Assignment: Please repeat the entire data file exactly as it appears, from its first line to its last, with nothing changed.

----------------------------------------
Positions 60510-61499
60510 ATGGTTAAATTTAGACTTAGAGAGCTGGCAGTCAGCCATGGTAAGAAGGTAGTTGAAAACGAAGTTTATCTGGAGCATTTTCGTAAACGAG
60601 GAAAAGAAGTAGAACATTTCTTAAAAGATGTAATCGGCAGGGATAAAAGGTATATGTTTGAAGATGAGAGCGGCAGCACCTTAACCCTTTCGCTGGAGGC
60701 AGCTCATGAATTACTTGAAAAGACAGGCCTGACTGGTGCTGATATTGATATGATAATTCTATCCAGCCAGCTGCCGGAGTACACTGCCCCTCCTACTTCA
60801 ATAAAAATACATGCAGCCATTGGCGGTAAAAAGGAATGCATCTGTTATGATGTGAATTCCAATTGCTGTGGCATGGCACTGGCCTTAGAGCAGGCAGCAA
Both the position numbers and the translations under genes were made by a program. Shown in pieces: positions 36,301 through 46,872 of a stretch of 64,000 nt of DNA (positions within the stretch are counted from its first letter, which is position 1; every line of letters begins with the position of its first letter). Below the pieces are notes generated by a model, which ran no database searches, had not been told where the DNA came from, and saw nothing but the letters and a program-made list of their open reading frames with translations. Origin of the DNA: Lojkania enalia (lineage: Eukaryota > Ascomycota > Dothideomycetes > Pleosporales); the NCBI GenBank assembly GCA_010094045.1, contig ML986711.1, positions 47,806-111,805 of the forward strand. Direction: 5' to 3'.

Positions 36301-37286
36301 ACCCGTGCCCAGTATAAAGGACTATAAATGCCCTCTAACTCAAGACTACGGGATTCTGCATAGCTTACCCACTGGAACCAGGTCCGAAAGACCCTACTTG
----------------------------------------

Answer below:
Positions 60510-61499
60510 ATGGTTAAATTTAGACTTAGAGAGCTGGCAGTCAGCCATGGTAAGAAGGTAGTTGAAAACGAAGTTTATCTGGAGCATTTTCGTAAACGAG
60601 GAAAAGAAGTAGAACATTTCTTAAAAGATGTAATCGGCAGGGATAAAAGGTATATGTTTGAAGATGAGAGCGGCAGCACCTTAACCCTTTCGCTGGAGGC
60701 AGCTCATGAATTACTTGAAAAGACAGGCCTGACTGGTGCTGATATTGATATGATAATTCTATCCAGCCAGCTGCCGGAGTACACTGCCCCTCCTACTTCA
60801 ATAAAAATACATGCAGCCATTGGCGGTAAAAAGGAATGCATCTGTTATGATGTGAATTCCAATTGCTGTGGCATGGCACTGGCCTTAGAGCAGGCAGCAA
Both the position numbers and the translations under genes were made by a program. Shown in pieces: positions 36,301 through 46,872 of a stretch of 64,000 nt of DNA (positions within the stretch are counted from its first letter, which is position 1; every line of letters begins with the position of its first letter). Below the pieces are notes generated by a model, which ran no database searches, had not been told where the DNA came from, and saw nothing but the letters and a program-made list of their open reading frames with translations. Origin of the DNA: Lojkania enalia (lineage: Eukaryota > Ascomycota > Dothideomycetes > Pleosporales); the NCBI GenBank assembly GCA_010094045.1, contig ML986711.1, positions 47,806-111,805 of the forward strand. Direction: 5' to 3'.

Positions 36301-37286
36301 ACCCGTGCCCAGTATAAAGGACTATAAATGCCCTCTAACTCAAGACTACGGGATTCTGCATAGCTTACCCACTGGAACCAGGTCCGAAAGACCCTACTTG